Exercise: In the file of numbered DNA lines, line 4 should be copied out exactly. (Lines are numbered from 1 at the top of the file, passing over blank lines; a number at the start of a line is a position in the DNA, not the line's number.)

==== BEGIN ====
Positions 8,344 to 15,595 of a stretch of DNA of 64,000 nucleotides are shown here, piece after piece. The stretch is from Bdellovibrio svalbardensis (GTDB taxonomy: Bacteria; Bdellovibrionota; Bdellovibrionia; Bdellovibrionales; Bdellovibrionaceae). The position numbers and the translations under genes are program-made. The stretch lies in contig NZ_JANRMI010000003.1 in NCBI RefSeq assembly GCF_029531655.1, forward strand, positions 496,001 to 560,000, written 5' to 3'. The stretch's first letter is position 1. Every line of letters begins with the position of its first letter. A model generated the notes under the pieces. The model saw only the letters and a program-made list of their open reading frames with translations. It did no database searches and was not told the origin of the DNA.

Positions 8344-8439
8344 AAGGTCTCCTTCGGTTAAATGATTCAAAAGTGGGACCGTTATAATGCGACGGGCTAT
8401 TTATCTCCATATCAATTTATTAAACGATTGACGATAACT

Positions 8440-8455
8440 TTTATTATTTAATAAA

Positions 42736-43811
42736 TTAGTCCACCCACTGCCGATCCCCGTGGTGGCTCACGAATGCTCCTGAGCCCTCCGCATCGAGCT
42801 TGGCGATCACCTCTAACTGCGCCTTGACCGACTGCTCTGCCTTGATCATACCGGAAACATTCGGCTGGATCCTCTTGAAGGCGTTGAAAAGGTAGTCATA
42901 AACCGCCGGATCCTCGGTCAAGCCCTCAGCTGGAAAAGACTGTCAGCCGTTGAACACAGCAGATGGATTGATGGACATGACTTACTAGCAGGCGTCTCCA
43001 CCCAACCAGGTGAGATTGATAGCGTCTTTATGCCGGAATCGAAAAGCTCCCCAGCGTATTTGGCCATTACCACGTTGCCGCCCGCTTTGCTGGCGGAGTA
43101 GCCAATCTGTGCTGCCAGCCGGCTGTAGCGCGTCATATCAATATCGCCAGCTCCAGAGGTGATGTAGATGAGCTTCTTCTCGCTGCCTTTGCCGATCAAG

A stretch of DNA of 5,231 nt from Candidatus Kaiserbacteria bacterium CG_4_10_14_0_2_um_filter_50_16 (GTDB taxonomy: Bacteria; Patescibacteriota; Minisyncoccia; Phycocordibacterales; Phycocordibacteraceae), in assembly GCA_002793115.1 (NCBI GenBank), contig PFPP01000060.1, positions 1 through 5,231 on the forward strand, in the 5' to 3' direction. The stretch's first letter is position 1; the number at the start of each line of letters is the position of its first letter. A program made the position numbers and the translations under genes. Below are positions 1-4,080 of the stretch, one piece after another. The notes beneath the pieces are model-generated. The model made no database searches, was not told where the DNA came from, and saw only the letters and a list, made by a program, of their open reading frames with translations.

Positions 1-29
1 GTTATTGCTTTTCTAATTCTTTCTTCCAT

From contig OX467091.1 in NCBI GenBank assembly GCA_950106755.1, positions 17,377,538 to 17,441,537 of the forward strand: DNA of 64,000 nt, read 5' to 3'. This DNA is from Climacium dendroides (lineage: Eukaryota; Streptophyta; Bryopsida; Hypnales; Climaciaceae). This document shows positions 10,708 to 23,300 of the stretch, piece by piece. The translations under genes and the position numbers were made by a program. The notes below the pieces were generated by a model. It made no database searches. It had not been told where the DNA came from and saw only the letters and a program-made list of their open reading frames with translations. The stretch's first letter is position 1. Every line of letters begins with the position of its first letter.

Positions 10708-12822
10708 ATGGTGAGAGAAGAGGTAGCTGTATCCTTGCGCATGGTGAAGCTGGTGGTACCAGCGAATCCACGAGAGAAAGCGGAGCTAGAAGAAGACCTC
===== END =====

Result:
8401 TTATCTCCATATCAATTTATTAAACGATTGACGATAACT